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How Gut Health Can Trigger Allergies

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Shonagh Walker

Lifestyle Writer

Nov 26, 2020

Hay fever and allergies are not always a spring thing. Research suggests that imbalances in gut bacteria may be linked to these symptoms all year round. Shonagh Walker reports.

Allergies *, in particular hay fever like symptoms, affect up to thirty percent of Australian adults, according to Dr Emma Beckett, molecular nutritionist from The University of Newcastle. They may present in symptoms like a runny, congested or itchy nose, sneezing, and watery, scratchy eyes. And they’re not necessarily limited to the spring months. According to Dr. Beckett, they can be related to an imbalance in gut bacteria and occur all year round.

“These symptoms frequently appear when we come into contact with allergens like dust, pollens or grasses,” says Dr. Beckett. “Some of us release of lots of histamines in response to these allergens, causing an inflammatory response. Why some of us make these antibodies and have this response, but others don’t, isn’t really clear. It’s likely a complex combination of genetics and exposure to allergens and infections in our earlier lives.

“However, there is growing evidence that our gut microbiomes, the bacteria and other microbes that live normally in our guts might be part of determining our risk and our control of allergic symptoms.”

sick young ethnic lady sitting on sofa covering head with blanket and blowing nose
Photo by Andrea Piacquadio on Pexels.com

How The Gut Is Connected To Allergies And Hay Fever Symptoms

“Healthy gut bacteria produce molecules like short chain fatty acids, which are absorbed into our blood and help reduce inflammation in other parts of the body,” says Dr. Beckett. “These compounds help regulate our immune systems, which overreact when it comes to allergies and hay fever. These compounds also interact with other cells to help control inflammation, often caused by symptoms of hay fever and allergies.”

Foods To Help Combat Allergies And Hay Fever 

“Food that nourishes your good gut bacteria might help reduce some symptoms of seasonal allergies like hay fever. This is because the good bacteria are the ones that help us with our immunity and control inflammation,” explains Dr. Beckett.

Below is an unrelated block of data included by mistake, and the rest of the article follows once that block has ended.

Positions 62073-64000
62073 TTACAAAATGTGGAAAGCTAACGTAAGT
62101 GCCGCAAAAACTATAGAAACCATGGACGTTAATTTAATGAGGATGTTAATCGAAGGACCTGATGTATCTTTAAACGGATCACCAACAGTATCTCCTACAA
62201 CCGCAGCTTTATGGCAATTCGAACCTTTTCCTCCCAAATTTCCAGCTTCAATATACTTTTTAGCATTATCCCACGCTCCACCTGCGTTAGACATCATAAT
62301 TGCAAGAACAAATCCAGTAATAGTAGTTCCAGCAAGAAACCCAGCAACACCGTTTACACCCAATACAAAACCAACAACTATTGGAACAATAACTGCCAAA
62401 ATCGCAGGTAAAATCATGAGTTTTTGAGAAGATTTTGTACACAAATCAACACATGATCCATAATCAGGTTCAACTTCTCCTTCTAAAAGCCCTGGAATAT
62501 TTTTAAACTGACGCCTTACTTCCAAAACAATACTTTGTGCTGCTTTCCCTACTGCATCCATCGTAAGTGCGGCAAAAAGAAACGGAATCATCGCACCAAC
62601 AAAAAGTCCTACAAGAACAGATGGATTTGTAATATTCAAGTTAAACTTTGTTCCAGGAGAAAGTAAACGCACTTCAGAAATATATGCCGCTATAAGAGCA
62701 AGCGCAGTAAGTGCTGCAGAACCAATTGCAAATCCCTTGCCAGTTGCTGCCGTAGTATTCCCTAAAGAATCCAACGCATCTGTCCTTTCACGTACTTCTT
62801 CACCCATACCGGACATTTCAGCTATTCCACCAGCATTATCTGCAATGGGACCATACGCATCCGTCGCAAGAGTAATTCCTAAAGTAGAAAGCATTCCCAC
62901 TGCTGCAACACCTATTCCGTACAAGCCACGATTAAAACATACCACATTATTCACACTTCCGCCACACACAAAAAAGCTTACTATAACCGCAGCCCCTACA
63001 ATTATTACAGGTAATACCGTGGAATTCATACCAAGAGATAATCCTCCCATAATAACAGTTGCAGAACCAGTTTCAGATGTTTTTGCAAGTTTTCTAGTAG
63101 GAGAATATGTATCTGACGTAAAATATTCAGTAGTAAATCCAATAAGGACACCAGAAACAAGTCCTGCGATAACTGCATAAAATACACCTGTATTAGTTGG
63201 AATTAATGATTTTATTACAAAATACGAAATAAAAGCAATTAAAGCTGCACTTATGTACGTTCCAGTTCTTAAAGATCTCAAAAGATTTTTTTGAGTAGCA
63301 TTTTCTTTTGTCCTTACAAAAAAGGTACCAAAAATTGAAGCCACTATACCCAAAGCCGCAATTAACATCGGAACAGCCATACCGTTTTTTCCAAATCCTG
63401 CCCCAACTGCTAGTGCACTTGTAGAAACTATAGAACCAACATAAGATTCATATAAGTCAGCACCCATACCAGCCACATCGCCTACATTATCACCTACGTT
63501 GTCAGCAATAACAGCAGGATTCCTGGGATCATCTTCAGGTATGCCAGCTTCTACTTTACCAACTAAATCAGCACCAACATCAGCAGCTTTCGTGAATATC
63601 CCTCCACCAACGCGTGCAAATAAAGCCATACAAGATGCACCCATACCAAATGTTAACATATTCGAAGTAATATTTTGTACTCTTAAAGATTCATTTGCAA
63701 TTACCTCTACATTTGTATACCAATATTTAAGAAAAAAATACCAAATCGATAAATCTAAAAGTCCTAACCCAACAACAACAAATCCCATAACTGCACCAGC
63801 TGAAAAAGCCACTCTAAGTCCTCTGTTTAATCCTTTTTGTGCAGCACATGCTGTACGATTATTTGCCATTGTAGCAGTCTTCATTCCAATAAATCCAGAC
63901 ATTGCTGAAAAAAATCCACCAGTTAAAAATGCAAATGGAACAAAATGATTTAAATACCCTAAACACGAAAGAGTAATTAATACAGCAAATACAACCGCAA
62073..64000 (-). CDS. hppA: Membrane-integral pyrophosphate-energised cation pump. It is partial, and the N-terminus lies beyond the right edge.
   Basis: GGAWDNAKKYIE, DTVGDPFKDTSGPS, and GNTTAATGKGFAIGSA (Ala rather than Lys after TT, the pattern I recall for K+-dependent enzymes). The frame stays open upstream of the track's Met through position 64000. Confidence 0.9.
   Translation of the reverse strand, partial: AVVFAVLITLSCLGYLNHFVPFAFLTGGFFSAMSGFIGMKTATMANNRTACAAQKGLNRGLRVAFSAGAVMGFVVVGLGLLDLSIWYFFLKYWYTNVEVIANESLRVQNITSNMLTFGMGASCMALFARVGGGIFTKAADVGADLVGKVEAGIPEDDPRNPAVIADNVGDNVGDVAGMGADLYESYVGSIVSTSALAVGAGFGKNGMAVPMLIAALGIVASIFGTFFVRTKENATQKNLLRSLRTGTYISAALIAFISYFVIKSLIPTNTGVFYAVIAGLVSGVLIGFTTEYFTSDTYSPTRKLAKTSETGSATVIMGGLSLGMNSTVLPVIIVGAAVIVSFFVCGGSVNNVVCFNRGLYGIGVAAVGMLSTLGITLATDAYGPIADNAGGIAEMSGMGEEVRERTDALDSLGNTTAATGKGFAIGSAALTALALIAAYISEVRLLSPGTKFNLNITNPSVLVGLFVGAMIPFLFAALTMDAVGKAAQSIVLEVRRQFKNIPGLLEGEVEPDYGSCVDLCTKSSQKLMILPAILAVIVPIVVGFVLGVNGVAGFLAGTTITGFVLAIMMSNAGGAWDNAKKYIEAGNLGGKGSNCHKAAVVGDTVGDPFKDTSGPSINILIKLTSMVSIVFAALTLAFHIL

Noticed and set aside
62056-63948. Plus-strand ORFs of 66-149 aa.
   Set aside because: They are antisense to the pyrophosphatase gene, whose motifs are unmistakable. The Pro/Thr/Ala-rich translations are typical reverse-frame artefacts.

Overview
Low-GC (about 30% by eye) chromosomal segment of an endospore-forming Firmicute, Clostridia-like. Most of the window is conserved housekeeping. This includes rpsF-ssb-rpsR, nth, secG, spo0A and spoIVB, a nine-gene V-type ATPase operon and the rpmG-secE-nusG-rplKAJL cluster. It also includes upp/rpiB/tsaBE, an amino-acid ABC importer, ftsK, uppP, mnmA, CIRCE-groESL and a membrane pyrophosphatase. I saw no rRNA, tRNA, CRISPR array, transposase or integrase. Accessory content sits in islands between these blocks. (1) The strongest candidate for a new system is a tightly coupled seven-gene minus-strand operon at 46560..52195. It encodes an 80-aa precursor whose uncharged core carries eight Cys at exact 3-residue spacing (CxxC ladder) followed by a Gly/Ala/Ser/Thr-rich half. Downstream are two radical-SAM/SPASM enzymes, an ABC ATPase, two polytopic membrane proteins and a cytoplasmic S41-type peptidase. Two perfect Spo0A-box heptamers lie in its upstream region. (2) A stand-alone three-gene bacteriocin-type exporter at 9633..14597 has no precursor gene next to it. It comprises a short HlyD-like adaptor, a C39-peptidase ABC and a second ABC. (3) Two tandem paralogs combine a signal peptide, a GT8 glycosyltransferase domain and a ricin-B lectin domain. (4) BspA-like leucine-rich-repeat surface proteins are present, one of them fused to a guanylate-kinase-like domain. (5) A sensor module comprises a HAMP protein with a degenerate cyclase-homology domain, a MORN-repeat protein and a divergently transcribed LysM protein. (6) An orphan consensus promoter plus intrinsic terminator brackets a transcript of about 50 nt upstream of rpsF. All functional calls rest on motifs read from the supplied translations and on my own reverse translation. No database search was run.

crop woman having fresh healthy snack
Photo by Elly Fairytale on Pexels.com

“You can put new good bacteria into your gut by eating foods that contain probiotics, such as yoghurt.  But the most important thing is to feed the good bacteria already there, so they can colonise the gut effectively.  Eating a high fibre diet with prebiotics like fibre cereals, wholegrains, legumes, fruits and vegetables to help feed the bacteria in the gut, will ensure they grow and help with our overall gut health. Foods high in natural plant fibres are sources of prebiotic fibre.”

“Fruits and vegetables have compounds like quercetin and vitamin C, which act as natural antihistamines. There is a clear overlap in foods with vitamin C and quercetin like citrus fruits and green leafy veg. They also all contain dietary fibres and by eating a wide range of fibres, we nourish the diversity of gut bacteria. We see lower diversity in people with hay fever and asthma. If you choose fruit and vegetables high in vitamin C and quercetin you will get the added bonus of these natural antihistamines. These include citrus fruits like oranges, strawberries, broccoli, Brussels sprouts and leafy greens like kale and spinach. Quercetin is most abundant in apples, raspberries, onions, cherries, citrus fruits and green leafy vegetables.”

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The Spice Of Life

Variety is key, stresses Dr Beckett. “You can incorporate these fruits and vegetables alongside breakfast cereals and breads to increase your fibre intake. Fibre breakfast cereals like All-Bran Flakes, whole grains and high fibre breads are affordable and an easily accessible way to get fibre into your diet right from the start of the day.”

Other hot tips include using herbs like basil and oregano and well as hot spices when preparing your food. “It is a great way to add flavour without increasing energy intake,” reveals Dr. Beckett. “They are also a great source of bioactive compounds, which promote good health. Green tea also contains a compound called epigallocatechin gallate (EGCG). This compound has been shown to block the production of histamine. Hot spices like chillies can also help relieve symptoms because they contain compounds like capsaicin that act as natural decongestants.”

Foods To Avoid

Dr. Beckett highlights there are certain foods that can exacerbate our natural reaction to certain mild allergic reactions and yes, they’re exactly what you’d think they are.

“High calorie, high fat and high alcohol diets can increase inflammatory responses by damaging your good gut bacteria which can make symptoms worse,” she says. “Avoiding large amounts of alcohol and eating excess calories may also help protect your gut.”

*This advice doesn’t include severe allergies and reactions to substances like nuts, eggs, shellfish and the like. If you have reactions to foods such as this, you should consult your GP to get a referral to an allergy specialist for full diagnosis and allergy reaction management. 

ABOUT THE AUTHOR

By Shonagh Walker

Lifestyle Writer

Shonagh Walker is a multi-award-winning lifestyle writer and author specialising in beauty, health, fashion, travel, pets and animals. Her career spans over 30 years, and she can't recall a day during that time, where she hasn't been excited to get to work!

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